Jean-Jacques Cornish

South Africa will fight listeria even after sounding the all clear

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Health Minister Aaron Motsoaledi says South Africa will continue with its emergency response plan in the fight against listeriosis.

Since no new cases have been reported for three months, he’s announced the end of the world’s worst listeria outbreak that killed 216 people

South African health authorities have identified a meat processing facility in the northern city of Polokwane as the source of the listeria outbreak last year.

However the cause of the bacteria, that killed 216 and sickened more than a thousand people  is still unknown

Health Minister Aaron Motsoaledi says efforts to find the cause and to stop the outbreak of any other disease will continue even after the all-clear has been sounded.

Motsoaledi says authorities  will strengthen the system to prevent  and detect listeriosis outbreaks, including ongoing legislative reform regarding food safety.

He says about 900 health practitioners have been taken for training to be educated on the listeriosis bacteria , which found in unpasteurized milk and ready-to-eat or refrigerated foods and  attacks the central nervous system.

The Polokokwane operation identified as the source of the outbreak remains closed.

Government expects a full report from the owners by next month.

Motsoaledi department faces opposition criticism for not responding quickly enough to the listeria outbreak .

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Jean-Jacques Cornish is a journalist and broadcaster who has been involved in the media all his adult life.

Starting as a reporter on his hometown newspaper, he moved briefly to then Rhodesia before returning to South Africa to become a parliamentary correspondent with the South African Press Association. He was sent to London as Sapa’s London editor and also served as special correspondent to the United Nations. He joined the then Argus group in London as political correspondent.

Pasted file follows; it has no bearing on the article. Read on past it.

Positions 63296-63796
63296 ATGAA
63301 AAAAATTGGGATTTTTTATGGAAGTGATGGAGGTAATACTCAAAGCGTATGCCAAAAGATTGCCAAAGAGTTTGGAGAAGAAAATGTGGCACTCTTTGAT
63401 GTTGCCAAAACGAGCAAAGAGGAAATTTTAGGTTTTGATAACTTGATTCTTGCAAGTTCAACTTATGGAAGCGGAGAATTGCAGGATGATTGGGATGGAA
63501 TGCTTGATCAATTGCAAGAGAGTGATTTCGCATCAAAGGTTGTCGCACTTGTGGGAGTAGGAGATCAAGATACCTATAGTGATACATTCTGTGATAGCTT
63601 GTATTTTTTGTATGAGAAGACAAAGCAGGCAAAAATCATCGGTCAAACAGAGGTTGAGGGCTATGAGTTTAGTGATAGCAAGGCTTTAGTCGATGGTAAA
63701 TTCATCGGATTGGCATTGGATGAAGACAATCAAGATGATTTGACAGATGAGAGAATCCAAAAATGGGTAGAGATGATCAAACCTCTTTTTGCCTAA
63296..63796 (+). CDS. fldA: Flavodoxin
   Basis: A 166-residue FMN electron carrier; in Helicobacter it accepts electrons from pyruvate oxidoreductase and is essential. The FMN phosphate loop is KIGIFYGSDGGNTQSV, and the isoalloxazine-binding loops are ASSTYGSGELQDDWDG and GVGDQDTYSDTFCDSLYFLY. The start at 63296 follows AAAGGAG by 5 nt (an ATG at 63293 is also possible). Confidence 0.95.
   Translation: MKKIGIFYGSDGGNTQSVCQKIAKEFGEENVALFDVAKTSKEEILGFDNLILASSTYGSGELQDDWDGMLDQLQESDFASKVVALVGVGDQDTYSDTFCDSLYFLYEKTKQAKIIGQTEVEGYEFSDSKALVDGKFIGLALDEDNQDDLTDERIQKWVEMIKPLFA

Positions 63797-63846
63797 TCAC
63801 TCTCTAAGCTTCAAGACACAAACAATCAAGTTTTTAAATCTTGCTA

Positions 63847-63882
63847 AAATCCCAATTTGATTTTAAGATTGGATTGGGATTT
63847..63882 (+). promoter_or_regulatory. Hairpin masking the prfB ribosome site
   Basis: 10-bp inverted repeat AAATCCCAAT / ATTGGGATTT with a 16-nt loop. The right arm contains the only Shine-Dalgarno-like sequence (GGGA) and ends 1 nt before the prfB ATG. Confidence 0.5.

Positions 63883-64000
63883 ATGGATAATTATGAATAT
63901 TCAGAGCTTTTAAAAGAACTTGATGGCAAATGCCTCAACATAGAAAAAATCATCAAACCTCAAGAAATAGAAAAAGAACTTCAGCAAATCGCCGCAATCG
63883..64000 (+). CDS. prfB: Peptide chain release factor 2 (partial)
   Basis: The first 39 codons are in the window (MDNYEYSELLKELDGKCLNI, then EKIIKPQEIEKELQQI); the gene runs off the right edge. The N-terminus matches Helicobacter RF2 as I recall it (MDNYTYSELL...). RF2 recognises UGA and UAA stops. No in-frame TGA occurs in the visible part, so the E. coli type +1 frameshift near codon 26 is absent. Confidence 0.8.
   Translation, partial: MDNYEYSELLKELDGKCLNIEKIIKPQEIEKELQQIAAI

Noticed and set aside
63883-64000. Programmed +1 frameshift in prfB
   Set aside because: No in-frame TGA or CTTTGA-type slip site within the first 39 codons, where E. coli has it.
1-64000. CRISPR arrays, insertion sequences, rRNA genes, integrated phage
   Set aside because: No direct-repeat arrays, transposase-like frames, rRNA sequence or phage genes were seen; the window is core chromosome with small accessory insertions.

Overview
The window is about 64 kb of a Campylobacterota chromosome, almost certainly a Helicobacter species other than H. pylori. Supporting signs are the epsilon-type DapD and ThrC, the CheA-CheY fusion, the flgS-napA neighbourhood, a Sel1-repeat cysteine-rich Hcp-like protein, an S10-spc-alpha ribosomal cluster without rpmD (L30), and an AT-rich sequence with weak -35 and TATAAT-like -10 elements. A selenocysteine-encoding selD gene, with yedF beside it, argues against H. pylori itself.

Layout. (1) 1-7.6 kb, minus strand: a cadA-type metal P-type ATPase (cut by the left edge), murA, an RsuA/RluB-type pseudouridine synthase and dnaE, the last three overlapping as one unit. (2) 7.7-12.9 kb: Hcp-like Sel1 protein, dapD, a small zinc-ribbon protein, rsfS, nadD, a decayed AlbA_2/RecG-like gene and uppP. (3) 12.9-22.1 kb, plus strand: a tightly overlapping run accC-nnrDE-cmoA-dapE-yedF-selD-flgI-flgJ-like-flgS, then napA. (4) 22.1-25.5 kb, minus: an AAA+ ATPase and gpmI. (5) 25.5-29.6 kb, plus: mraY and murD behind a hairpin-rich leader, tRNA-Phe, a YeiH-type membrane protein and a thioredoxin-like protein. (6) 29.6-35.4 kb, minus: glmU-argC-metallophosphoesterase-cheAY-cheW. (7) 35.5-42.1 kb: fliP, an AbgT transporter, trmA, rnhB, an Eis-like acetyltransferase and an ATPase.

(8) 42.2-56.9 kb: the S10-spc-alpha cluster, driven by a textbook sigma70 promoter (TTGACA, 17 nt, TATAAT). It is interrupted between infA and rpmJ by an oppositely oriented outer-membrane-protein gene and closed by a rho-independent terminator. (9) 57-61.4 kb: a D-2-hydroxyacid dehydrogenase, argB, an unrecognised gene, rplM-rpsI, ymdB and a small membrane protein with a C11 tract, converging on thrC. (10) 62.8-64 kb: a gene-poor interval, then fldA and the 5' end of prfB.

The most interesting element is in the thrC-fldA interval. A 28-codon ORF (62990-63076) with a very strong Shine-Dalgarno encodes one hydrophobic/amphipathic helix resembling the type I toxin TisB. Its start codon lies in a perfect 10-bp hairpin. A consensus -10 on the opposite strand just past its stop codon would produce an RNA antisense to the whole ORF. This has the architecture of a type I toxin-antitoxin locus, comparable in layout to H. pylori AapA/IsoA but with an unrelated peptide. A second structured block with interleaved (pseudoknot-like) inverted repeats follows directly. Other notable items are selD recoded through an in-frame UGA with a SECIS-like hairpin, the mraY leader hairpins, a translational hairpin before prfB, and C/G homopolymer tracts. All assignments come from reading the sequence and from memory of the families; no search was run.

Returning to South Africa after 12 years abroad, he was assistant editor on the Pretoria News for a decade before becoming editor of the Star and SA Times for five years.

Since 1999 he’s been an independent journalist writing and broadcasting – mainly about Africa – for Talk Radio 702 and 567 Cape
Talk, Radio France International, PressTV, Radio Live New Zealand, Business Day, Mail & Guardian, the BBC, Agence France Press,
Business in Africa, Leadership, India Today, the South African Institute for International Affairs and the Institute for Security Studies.

He has hosted current affairs talk shows on Talk Radio 702 and 567 Cape Talk. He appears as an African affairs pundit on SABC Africa and CNBC Africa.
He lectured in contemporary studies to journalism students at the Tshwane University of Technology and the University of Pretoria.

He speaks on African affairs to corporate and other audiences.
He has been officially invited as a journalist to more than 30 countries. He was the winner of the 2007 SADC award for radio journalism.

He’s been a member of the EISA team observing elections in Somaliland, Democratic Republic of Congo, Madagascar, Zimbabwe, Egypt and Tunsiai.

In October 2009 he headed a group of 39 African journalists to the 60th anniversary celebrations of the Peoples’ Republic of China.

In January 2010 he joined a rescue and paramedical team to earthquake struck Haiti.

He is immediate past president of the Alliance Francaise of Pretoria.

Jean-Jacques is a director of Giant Media. The company was given access to Nelson Mandela in his retirement years until 2009.
He is co-producer of the hour-long documentary Mandela at 90 that was broadcast on BBC in January 2009.